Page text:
Bob Dole may have failed to win the whole prize when it comes to Ross Perot and his Reform Party. Mr. Perot rejected what he called Mr. Dole's "weird" request to drop out and support the GOP.
But the Republican had already tried to expropriate parts of the Perot persona, casting himself as the champion of campaign finance reform (a Perot perennial) and repeatedly telling audiences that his is the "real reform party." We encourage Dole - and Bill Clinton for that matter - to continue giving some Perot issues the spotlight they deserve.
Dole's wide-ranging call for campaign reform is welcome, regardless of its clash with earlier stands he had taken. Maybe he's seen the abuses so vividly in this presidential race that he's experienced a conversion. Three cheers for his proposal to do away with "soft" money (the unlimited amounts that can go to parties, not candidates) and other gaping loopholes in the current system.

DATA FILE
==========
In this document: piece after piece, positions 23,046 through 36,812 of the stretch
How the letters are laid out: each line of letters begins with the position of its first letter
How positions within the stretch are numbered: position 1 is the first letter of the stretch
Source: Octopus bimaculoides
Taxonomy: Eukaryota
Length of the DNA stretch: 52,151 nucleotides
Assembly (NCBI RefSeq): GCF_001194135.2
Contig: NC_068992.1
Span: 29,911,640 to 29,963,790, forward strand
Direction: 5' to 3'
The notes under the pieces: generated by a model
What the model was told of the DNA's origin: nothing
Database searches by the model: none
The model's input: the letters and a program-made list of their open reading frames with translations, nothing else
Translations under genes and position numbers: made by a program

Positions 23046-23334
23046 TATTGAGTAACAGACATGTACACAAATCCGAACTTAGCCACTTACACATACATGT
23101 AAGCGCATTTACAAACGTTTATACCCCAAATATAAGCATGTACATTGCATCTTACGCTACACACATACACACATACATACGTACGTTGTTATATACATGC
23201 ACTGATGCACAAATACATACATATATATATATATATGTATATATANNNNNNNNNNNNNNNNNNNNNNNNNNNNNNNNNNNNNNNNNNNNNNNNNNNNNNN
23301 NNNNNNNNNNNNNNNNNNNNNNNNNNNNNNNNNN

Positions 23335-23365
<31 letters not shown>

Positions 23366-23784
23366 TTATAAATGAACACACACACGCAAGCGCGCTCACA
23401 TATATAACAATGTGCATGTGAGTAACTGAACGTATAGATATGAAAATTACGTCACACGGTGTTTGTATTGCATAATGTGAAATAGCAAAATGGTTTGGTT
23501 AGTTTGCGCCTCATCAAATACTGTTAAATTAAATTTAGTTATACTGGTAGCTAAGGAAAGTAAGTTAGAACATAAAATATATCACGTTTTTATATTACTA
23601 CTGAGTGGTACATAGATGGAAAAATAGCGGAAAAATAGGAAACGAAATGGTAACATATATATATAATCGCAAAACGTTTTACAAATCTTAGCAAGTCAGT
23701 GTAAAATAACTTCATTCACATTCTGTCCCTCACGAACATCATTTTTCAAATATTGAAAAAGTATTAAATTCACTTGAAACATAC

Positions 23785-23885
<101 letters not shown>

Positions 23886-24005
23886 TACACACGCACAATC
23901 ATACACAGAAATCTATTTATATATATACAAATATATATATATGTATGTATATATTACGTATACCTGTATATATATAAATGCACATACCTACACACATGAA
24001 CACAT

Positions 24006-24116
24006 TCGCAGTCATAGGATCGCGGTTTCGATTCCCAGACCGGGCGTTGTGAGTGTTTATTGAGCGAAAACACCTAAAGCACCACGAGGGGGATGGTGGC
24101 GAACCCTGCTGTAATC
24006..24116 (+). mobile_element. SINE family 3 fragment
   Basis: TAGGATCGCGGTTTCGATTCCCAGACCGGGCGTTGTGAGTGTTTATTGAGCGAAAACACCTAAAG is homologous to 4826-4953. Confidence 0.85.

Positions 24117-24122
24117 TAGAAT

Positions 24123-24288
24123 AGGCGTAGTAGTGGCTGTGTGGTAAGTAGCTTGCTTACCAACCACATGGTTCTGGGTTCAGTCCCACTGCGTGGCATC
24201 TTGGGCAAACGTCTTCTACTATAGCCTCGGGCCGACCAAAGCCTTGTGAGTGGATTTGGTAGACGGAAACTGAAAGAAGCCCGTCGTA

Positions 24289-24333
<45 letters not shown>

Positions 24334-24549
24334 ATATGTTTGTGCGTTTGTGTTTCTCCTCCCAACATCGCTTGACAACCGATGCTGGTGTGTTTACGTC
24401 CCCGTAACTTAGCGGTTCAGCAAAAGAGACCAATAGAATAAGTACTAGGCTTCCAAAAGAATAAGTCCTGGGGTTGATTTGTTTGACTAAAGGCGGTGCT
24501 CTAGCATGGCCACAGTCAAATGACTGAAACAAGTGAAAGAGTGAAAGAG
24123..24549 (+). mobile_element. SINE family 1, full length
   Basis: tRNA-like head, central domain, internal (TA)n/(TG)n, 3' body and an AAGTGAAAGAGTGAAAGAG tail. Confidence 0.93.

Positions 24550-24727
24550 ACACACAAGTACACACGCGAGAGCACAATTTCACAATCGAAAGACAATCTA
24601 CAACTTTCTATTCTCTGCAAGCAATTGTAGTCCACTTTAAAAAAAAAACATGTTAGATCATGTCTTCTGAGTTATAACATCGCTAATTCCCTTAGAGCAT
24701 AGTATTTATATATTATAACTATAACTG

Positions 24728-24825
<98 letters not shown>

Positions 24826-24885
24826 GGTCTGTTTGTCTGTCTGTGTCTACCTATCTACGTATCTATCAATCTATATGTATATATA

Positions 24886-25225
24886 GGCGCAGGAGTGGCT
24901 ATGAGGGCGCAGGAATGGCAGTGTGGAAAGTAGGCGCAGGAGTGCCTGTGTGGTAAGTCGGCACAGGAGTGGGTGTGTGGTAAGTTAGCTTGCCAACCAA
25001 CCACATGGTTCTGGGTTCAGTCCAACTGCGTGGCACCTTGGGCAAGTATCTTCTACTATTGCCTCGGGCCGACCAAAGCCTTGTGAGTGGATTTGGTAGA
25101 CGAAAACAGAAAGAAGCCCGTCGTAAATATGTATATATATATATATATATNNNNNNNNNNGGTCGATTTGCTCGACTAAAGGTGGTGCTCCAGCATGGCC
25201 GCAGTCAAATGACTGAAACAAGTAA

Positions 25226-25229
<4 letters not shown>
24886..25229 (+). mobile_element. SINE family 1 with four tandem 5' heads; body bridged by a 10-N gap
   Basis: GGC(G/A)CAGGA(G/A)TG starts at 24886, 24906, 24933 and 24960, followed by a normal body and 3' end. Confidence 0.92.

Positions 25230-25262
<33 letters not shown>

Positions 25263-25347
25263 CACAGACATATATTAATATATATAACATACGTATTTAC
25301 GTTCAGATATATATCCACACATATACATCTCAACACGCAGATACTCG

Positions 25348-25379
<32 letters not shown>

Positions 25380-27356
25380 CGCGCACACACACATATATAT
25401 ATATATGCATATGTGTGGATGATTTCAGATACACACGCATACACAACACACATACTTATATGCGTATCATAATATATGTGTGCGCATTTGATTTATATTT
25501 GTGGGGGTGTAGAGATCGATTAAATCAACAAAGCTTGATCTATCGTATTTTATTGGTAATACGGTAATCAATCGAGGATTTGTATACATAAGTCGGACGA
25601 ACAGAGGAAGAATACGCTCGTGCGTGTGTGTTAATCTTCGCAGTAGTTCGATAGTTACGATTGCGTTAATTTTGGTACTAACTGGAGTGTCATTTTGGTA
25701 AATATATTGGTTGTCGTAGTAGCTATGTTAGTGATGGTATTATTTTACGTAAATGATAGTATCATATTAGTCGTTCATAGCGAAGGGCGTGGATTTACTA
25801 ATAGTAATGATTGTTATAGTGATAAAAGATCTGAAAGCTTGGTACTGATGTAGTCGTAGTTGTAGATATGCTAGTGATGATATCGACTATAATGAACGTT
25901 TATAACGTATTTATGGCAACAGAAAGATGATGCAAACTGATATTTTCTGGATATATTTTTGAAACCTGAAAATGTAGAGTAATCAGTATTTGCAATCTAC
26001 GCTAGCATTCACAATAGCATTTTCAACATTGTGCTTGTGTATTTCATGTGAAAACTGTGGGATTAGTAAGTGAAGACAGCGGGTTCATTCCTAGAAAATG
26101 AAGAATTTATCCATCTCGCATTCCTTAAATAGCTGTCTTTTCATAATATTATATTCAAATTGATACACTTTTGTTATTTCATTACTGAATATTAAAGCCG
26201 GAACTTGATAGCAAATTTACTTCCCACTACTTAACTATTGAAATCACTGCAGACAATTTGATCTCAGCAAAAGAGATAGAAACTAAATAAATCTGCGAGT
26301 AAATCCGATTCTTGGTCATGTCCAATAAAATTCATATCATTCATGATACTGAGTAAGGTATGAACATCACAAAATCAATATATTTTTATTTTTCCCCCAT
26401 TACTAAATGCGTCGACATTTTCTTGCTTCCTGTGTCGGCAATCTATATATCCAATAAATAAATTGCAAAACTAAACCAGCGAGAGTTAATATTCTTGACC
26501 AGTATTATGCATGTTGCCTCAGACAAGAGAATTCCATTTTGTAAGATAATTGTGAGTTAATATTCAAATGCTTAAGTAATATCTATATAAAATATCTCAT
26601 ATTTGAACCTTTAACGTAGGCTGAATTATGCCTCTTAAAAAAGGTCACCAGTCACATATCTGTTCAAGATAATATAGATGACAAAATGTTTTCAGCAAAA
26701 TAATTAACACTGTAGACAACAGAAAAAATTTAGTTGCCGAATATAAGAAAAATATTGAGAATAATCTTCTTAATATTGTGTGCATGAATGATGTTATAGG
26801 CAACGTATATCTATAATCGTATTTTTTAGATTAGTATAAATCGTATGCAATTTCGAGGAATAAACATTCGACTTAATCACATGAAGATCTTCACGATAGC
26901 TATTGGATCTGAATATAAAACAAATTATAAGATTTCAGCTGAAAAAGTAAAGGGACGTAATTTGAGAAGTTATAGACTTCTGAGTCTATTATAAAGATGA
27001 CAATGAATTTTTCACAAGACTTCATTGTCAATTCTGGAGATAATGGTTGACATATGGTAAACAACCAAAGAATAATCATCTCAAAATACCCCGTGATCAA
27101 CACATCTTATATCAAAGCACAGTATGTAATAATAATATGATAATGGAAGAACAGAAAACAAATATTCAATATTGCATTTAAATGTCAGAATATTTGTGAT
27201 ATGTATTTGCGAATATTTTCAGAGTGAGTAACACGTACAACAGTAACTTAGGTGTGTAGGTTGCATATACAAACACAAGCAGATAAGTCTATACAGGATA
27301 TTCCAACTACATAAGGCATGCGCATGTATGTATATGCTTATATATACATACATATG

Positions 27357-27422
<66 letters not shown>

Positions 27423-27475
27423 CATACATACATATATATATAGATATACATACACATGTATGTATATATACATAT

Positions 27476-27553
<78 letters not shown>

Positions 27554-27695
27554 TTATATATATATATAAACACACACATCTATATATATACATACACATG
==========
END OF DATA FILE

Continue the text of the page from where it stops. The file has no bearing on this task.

Dole would also do well to take up Perot's insistence on top priority for balancing the federal budget. Both Dole and President Clinton give it plenty of lip service, but neither has persuaded many voters he can be relied on to see the promise through. And both should do a better job of articulating why this goal is important to voters for economic growth and a check on government growth.
There are Perot issues that neither GOP nor Democratic standard bearer would want to touch - e.g., the charge that trade agreements "export" jobs. Both Dole and Clinton backed NAFTA and GATT, and rightly believe in freer trade.
But by flying the right Perot banners, another candidate just might claim a chunk of Perot's 5 percent of public support - or even a little more.